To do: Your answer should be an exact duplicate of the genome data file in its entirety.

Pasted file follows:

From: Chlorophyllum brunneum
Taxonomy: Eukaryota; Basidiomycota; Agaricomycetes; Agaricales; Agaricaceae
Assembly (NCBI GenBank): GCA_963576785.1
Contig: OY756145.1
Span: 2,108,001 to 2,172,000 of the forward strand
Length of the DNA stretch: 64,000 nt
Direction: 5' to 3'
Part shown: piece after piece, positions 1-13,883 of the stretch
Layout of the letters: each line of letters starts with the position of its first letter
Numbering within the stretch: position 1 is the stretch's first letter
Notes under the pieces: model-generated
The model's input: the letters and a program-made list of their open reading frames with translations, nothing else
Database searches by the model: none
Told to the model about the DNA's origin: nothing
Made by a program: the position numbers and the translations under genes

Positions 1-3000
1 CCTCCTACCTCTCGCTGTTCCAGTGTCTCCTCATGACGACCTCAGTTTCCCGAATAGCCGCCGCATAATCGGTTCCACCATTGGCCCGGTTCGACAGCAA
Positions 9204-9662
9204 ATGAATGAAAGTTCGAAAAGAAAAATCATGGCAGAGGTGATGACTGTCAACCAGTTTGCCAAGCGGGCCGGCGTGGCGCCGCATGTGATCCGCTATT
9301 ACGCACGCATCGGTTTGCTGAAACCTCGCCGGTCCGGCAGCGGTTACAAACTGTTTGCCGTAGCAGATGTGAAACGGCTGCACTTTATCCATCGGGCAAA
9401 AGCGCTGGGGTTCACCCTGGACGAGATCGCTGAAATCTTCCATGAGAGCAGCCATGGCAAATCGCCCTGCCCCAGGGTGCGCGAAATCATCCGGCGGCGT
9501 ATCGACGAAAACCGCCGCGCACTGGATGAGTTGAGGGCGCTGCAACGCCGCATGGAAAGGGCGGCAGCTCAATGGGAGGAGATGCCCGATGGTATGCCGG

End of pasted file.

From: Chlorophyllum brunneum
Taxonomy: Eukaryota; Basidiomycota; Agaricomycetes; Agaricales; Agaricaceae
Assembly (NCBI GenBank): GCA_963576785.1
Contig: OY756145.1
Span: 2,108,001 to 2,172,000 of the forward strand
Length of the DNA stretch: 64,000 nt
Direction: 5' to 3'
Part shown: piece after piece, positions 1-13,883 of the stretch
Layout of the letters: each line of letters starts with the position of its first letter
Numbering within the stretch: position 1 is the stretch's first letter
Notes under the pieces: model-generated
The model's input: the letters and a program-made list of their open reading frames with translations, nothing else
Database searches by the model: none
Told to the model about the DNA's origin: nothing
Made by a program: the position numbers and the translations under genes

Positions 1-3000
1 CCTCCTACCTCTCGCTGTTCCAGTGTCTCCTCATGACGACCTCAGTTTCCCGAATAGCCGCCGCATAATCGGTTCCACCATTGGCCCGGTTCGACAGCAA
Positions 9204-9662
9204 ATGAATGAAAGTTCGAAAAGAAAAATCATGGCAGAGGTGATGACTGTCAACCAGTTTGCCAAGCGGGCCGGCGTGGCGCCGCATGTGATCCGCTATT
9301 ACGCACGCATCGGTTTGCTGAAACCTCGCCGGTCCGGCAGCGGTTACAAACTGTTTGCCGTAGCAGATGTGAAACGGCTGCACTTTATCCATCGGGCAAA
9401 AGCGCTGGGGTTCACCCTGGACGAGATCGCTGAAATCTTCCATGAGAGCAGCCATGGCAAATCGCCCTGCCCCAGGGTGCGCGAAATCATCCGGCGGCGT
9501 ATCGACGAAAACCGCCGCGCACTGGATGAGTTGAGGGCGCTGCAACGCCGCATGGAAAGGGCGGCAGCTCAATGGGAGGAGATGCCCGATGGTATGCCGG